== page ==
“Wait till you’ve known a man twenty years before you marry him, and then you’ll never marry him,” she said. The point of her advice being that she was past forty and had never married.
The butler beckoned her out and confided to her his anxiety.
“He is not well,” he said gloomily. “I have not see him this a-way in ten years. He is not well.”
The cook’s cheery countenance changed.
“But you say he have had no dinner.” Her excessive grammar was a reassurance. She turned alertly towards her range.
“But he won’t have dinner.”
“What!” The stiffness went out of her form in visible detachments. “Then he air sick!”
She made one attempt to help matters. “Can’t I make him something nice? Very nice?—And light?” She brightened at the hope.
“No, nothink. He will not hear to it.”
“Then you must have the doctor.” She spoke decisively.
To this the butler made no reply, at least in words. He stood wrapt in deep abstraction, his face filled with perplexity and gloom, and as the cook watched him anxiously her face too took on gradually the same expression.
“I has not see him like this before, not in ten year—not in twelve year. Not since he got that letter from that young lady what—.” He stopped and looked at the cook.—“He was hactually hirascible!”
“He must be got to bed, poor dear!” said the cook, sympathetically. “And you must get the doctor, and I’ll make some good rich broth to have it handy.—And just when we were a-goin’ to dress the house and have it so beautiful!”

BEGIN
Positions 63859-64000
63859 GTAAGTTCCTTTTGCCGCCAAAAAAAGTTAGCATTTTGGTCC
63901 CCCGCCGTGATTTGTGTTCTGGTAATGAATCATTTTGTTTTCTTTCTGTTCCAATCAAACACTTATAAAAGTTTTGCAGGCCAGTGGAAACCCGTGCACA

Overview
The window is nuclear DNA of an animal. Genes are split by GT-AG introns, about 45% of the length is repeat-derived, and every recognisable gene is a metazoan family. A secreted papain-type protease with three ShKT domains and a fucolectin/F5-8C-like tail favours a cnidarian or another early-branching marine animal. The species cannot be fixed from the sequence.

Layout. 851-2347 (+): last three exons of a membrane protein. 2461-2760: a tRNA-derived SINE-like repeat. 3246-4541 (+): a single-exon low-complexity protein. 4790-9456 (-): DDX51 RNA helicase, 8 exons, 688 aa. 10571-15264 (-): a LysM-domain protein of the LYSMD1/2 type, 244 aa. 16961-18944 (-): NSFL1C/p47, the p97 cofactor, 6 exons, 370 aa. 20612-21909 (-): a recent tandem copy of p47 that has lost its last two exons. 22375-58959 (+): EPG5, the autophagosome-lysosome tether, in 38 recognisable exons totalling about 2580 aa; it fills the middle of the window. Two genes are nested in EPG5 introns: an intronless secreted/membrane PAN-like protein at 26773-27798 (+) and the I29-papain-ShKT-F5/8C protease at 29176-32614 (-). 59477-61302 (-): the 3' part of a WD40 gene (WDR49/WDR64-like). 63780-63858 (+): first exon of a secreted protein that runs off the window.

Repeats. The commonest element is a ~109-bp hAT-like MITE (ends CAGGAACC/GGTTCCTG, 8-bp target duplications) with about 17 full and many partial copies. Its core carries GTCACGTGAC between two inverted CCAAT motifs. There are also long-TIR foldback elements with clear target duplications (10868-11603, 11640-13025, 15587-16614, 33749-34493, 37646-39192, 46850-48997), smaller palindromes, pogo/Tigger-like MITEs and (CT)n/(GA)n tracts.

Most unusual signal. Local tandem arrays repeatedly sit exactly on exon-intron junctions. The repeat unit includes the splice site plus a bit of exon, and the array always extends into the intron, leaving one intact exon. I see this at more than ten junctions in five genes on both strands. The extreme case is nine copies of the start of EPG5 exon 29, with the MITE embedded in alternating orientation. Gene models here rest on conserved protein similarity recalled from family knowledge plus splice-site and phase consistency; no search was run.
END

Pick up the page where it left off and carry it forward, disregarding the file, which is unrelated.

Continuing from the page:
She turned away, her round face full of woe.
“Ah! Well!—” The butler tried to find some sentence that might be comforting; but before he could secure one that suited, the door bell rang, and he went to answer it.
It was Mr. Clark, who as soon as the door was opened stepped within and taking off his hat began to shake the snow from it, even while he greeted James and wished him a merry Christmas.
James liked Mr. Clark. He did not rate him very highly in the matter of intelligence; but he recognized him as a gentleman, and appreciated his kindly courtesy to himself. He knew it came from a good heart.
Many a man who drove up to the door in a carriage, James relieved of his coat and showed into the drawing-room in silence; but the downcast eyes were averted to conceal inconvenient thoughts and the expressionless face was a mask to hide views which the caller might not have cared to discover. Mr. Clark, however, always treated James with consideration, and James reciprocated the feeling and returned the treatment.
Mr. Clark was giving James his hat when the butler took in that he had come to see Mr. Livingstone.
“Mr. Livingstone begs to be excused this evening, sir,” he said.
“Yes.” Mr. Clark laid a package on a chair and proceeded to unbutton his overcoat.